Cassandra was the most beautiful of the daughters of Hecuba and Priam, the Queen and King of Troy. She was so beautiful that even Apollo, notorious womanizer among the gods, was infatuated with her. One day, while she was slumbering in the temple, Apollo silently approached her, as he had in mind to win the girl’s love. When she woke up and heard the handsome god professing his passion, she was pleasantly flattered. He courted her gently and promised to give her a most precious gift that would have sealed their love: she would have been able to see the future, but, there is always a but, only if she consented to lie with him.
Cassandra was intrigued at first, it was a generous gift indeed, but, after accepting the offer, she started to have doubts and changed her mind. It happens, even to charming gods. So angry Apollo, who was not used to being jilted, seeked his revenge. He kept acting the meek sad rejected lamb for a while and implored her to give him a single kiss that he could remember forever. The girl accepted and while she made the move to reach Apollo’s lips, the God spat in her mouth. A gesture of utter contempt. With that act Apollo had nullified his own gift condemning her not to be believed.
From that moment on, Cassandra will start to see the future and, as any human being, will not be able to resist or refrain from telling others what she knew, or to alert those who were going have losses or mischances, hence as prophetess of misfortunes and nefarious events, she was avoided and marginalized, for fear, or the illusion of her being able to change events.
Apollo could have condemned Cassandra to mere silence, but he did not. He gave her the faculty to perceive more than normal, keeping the use of the word, and also remaining aware of the fact that others could listen to her but would choose not to believe her words, indeed, they would consider her crazy and delusional for her insistence, especially when she warned them of immense dangers. She will cry out the negative outcomes of Helen’s kidnapping, in fact, and will try to stop the Trojans from dragging the wooden horse into the city, warning them that it would be the cause of their ruin; but she will always remain unheard.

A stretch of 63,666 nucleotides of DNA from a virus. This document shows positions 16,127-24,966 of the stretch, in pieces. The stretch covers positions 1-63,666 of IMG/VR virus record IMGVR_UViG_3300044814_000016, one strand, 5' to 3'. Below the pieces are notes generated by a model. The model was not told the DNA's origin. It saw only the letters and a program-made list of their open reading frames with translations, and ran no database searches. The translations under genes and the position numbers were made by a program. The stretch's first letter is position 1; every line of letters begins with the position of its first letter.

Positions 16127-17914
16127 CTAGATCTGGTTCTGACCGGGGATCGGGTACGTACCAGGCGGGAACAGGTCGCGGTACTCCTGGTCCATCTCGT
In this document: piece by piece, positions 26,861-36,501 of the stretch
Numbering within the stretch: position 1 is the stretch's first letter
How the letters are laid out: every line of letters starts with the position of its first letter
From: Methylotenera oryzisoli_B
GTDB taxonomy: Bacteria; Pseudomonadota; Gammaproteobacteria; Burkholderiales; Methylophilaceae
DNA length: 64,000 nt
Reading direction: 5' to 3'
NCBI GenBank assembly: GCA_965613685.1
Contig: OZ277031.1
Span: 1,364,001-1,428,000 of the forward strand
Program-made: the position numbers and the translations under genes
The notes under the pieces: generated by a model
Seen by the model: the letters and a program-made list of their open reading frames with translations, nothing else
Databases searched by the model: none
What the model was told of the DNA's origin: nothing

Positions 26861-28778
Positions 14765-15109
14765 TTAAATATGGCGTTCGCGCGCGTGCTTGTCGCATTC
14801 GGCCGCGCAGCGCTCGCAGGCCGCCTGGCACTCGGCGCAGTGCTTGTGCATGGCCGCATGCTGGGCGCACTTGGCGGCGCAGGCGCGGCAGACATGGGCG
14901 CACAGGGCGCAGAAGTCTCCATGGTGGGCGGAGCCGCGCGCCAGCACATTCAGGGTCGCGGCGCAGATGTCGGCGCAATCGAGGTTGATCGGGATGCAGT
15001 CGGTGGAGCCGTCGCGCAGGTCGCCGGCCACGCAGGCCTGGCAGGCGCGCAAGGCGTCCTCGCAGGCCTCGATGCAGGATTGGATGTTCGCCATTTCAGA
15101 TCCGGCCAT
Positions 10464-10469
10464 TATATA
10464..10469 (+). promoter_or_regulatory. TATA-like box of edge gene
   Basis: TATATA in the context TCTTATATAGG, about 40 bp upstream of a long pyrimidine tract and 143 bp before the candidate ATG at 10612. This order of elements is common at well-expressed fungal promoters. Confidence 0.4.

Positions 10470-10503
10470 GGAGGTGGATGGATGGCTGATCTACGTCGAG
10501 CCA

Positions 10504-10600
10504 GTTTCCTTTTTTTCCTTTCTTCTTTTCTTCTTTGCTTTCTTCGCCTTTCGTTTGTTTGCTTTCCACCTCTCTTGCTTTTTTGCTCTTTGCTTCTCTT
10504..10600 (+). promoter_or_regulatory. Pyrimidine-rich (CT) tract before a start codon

If we want to give a further interpretation to the myth, we may add that Cassandra’s faculty does not only consist in seeing the future but rather, understanding its signs, or better, she sees the future, because she understands them. In a sense Apollo had made her wise, wiser than anybody else, that is the meaning of his gift. After all isn’t it the destiny of the wise, of those who know how to see far and beyond, of those who are able to decipher the omens and may know how to anticipate them to end up unheard?
The consequence of the scrutiny of future should lead to the rise of a great deal of questions in order to find the best solutions to incoming problems, even if they seem inconvenient at first glance. For example, when Priam sees the horse, he doesn’t wonder why he should receive such a gift in a middle of a war, and why the Spartans had retreated in such a hurry. Why? Wisdom would have suggested him to be careful, but he is not. Worn out by an exhausting war, he chooses to believe in the final peace and ignore Cassandra’s words, and, as he wishes to return to normal life, he accepts the Spartans’ gift and allows the huge horse to be dragged inside the city wall and their disgrace of his people with it.
Hence, we may say that Cassandra’s curse lies above all in her not being able to communicate and interact, thus her efforts remain arid, unproductive and sterile. A double torture for those who profess and need to communicate and interact with each other: being aware of speaking while remaining unheard. Communicating is as important as listening and communication is truly constructive, if made of real listening, because communication is something more than the mere reception of an observation, it is an emotional feedback that changes us, excites us, makes us think and reason in order to modify and improve our system.
In this sense our age, which has glorified communication through medias, has turned out to be the less communicative at all, as we all speak and write a lot, but nobody or just a few takes the trouble to listen. Everybody has a truth, which cannot be even dented. Therefore, those who are entitled to “read the signs” and take us out of troubles, like in this outbreak, remain often unheard or offended. So, even if we see the clouds approaching, we still prefer to turn our back to modern Cassandras and look at that little portion of the sky where the sun still shines, without realizing that we are just dragging the Trojan horse in.